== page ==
I was a little troubled by the intervention of the Archbishops of Canterbury and York on this issue. Fortunately, we can say things in this House that are sometimes fairly close to the bone. Their letter did not get anything like the publicity that was given to the Archbishop of Canterbury's alleged comments on sharia law, which veered in completely the opposite direction. When I heard about the letter, I was worried that the Archbishop of Canterbury had more or less, as far as I could understand it, come down in favour of abolishing the law of blasphemy. As a Roman Catholic, I find it inconceivable that our Pope would want the law of blasphemy to be removed in any shape or form, simply because it ultimately rests on whether one not only believes in God, but is prepared to stand up and defend one's religion, which believes in those values. One need not defend it in a hostile manner, as compared with other religions; one can be quite clear about what one believes, and be prepared to get up and say that and to defend one's religion.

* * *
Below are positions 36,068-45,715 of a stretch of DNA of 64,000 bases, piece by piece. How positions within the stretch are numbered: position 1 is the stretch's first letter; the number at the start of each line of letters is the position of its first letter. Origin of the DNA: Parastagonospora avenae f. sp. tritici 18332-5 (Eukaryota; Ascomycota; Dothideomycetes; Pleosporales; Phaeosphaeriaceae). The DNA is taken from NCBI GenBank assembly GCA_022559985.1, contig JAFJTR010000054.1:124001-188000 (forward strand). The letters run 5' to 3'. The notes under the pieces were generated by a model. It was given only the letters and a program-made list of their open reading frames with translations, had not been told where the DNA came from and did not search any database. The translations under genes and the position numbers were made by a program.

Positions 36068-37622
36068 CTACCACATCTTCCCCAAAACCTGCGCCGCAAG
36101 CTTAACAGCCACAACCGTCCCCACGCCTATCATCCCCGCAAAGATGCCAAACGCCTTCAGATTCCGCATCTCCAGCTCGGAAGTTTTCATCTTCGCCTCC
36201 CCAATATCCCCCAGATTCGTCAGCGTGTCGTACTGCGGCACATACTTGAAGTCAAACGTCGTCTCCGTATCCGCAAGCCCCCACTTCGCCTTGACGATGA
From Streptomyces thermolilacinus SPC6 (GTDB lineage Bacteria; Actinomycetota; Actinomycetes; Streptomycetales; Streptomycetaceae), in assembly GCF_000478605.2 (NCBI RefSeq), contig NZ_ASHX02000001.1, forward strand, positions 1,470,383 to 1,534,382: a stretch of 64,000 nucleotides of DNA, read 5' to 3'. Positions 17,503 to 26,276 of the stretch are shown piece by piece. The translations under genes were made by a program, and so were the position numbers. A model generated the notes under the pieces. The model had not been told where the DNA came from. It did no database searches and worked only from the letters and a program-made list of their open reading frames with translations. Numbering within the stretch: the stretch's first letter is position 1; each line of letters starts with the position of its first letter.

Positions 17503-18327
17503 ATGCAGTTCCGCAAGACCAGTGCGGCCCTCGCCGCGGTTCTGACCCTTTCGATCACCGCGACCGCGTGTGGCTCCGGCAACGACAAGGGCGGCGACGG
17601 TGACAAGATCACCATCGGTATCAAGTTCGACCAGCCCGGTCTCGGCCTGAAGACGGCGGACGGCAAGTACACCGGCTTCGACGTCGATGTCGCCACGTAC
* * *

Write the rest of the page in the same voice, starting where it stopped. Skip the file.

I disagree with some of the interpretations of the origins of the law of blasphemy, which had nothing whatever to do with the divine right of kings—that was just a spurious argument put by the king to support a monarchical position that had become completely untenable. This position is not untenable; it is about religion and conviction. It is about moral values and whether we are prepared to stand up for them in our society. The law of blasphemy was brought into effect to defend those values.